What are the parallels between apprenticeship for engineers and discipleship for Christians?

        1. Both are intentional.  They are not casual engagements lightly entered into. They have specific goals from the outset and require commitment and hard work.
          1. An engineering apprenticeship has a specific time frame with specific expectations at the end of that (i.e. take the PE exam and become a practicing engineer like their mentor).
          2. A disciple should be intensively trained for a time with the expectation that they will be a discipler like their mentor.  Then at some point they have to “go into practice” on their own.
        2. Both are personal. They are typically one-on-one engagements or with small groups.
          1. A PE can’t mentor an entire class of EI’s very well. It takes commitment of time and resources. The PE should review the progress made by the EI, know them well enough to discern shortcomings and improvements, and council them accordingly, remembering that the same approach may not be applicable for every apprentice.
          2. Likewise, your preacher can’t disciple you and 1000 other people in 1 hour every Sunday morning. Discipleship is an individual investment. A sermon is just a block of instruction, while discipleship is more of a relationship.
        3. Both are long-term. Neither is a quick fix or short term process.
          1. For engineering interns, this is typically a 4 year process.
          2. For disciples, there’s no set time, but for Jesus’ disciples, it was a 3 year process.
        4. Both are developmental. Neither one should ever be static or stagnant. Rather, each is molding the person toward a future desired condition.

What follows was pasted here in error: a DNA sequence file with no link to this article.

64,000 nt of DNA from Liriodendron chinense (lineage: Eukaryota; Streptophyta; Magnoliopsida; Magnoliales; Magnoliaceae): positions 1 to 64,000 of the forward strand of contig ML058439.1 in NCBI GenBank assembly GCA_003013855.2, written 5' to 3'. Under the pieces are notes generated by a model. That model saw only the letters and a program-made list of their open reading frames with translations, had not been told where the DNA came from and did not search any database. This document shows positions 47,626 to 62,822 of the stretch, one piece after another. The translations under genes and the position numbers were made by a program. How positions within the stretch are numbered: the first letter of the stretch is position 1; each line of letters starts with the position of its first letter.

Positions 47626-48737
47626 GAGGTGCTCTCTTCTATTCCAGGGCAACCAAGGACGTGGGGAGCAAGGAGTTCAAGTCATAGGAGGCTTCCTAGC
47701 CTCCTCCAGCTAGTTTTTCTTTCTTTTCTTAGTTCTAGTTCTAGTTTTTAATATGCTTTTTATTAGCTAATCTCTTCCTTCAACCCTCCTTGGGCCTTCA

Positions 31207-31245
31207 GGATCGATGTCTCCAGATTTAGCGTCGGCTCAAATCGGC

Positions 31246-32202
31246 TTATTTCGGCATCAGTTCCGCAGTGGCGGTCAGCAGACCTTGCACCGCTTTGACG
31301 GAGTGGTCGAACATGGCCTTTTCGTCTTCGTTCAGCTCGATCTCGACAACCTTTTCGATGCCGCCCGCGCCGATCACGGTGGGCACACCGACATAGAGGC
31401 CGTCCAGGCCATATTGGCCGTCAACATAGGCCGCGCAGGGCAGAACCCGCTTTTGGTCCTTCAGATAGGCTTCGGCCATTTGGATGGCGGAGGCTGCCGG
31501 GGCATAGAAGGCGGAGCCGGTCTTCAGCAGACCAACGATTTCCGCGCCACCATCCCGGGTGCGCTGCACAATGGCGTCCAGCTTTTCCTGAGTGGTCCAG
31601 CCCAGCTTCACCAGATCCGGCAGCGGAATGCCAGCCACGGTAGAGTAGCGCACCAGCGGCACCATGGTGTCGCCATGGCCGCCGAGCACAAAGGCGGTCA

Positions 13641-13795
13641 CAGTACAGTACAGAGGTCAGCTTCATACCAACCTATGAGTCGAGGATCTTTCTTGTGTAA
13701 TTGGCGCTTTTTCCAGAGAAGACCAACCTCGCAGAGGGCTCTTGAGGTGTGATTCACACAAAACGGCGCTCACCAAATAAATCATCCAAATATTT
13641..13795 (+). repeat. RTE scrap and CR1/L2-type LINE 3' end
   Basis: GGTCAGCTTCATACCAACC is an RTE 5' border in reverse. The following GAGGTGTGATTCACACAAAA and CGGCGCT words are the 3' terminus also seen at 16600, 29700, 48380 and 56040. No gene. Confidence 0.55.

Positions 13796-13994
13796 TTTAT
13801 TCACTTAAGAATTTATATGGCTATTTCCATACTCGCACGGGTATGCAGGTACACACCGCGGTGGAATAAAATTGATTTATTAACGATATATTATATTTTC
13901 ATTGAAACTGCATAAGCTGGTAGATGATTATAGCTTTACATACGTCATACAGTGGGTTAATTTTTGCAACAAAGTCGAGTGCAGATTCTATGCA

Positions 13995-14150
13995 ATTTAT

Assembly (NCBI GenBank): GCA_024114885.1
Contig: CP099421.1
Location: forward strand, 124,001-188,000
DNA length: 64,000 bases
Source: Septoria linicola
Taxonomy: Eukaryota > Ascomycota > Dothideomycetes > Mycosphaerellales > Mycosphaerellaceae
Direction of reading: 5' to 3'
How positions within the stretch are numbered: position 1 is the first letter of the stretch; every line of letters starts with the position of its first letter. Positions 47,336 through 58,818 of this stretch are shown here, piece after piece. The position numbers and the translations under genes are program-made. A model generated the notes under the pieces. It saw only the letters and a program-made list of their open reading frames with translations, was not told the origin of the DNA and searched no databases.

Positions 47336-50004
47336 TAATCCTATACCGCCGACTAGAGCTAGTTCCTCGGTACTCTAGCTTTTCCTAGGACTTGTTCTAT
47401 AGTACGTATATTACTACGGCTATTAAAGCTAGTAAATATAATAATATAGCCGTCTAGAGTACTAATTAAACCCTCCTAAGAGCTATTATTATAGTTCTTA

1. For engineers, the EI should be taking on progressively more responsibility under the supervision of the PE, showing increased understanding of engineering concepts and a better grasp of engineering judgement, and working toward becoming a licensed PE.
          2. The disciple should be growing in their trust in God, knowledge of Scriptures, and discernment. They should grow to be a  “workman who does not need to be ashamed, accurately handling the word of truth” in the words of the apostle Paul to his apprentice Timothy.
        5. Both are cyclical. They form part of an ongoing lifecycle.
          1. With some exceptions, EI’s have to apprentice under a practicing engineer before they are eligible to sit for the PE exam. Afterwards,  they will generally supervise an EI at some point in their career, thus contributing to the ongoing cycle of engineering training and the growth of the profession.
          2. Jesus’ last words to the original disciples were to “Go and make disciples of all nations, baptizing them in the name of the Father, Son, and Holy Spirit, and teaching them to obey everything I have commanded you (Matt 28:19-20).” Likewise, in Paul’s final letter, written to his disciple Timothy, he tells him, “the things you have heard from me in the presence of many witnesses entrust to faithful men who will also be qualified to teach others (2 Tim 2:15).” As my friend pointed out, in this one verse, we see four generations of disciples, from Paul, to Timothy, to faithful men, to the ones they would teach.

I think we have to each look at our lives and ask ourselves who we’re following, and who we’re raising up to take our place. Are we learning from good teachers or bad? Are we even trying to learn from somebody else, or are we each trying to go our own way? Maybe it’s time to lay down our pride and seek out a good mentor/teacher/role model, and in humility learn from them. Maybe you feel like you’re not qualified to teach anyone. But just like the engineer has experience the intern hasn’t gotten yet, the intern has experience the new graduate doesn’t have. We all have something we can share with someone lower down the chain from us and lovingly give them a hand up.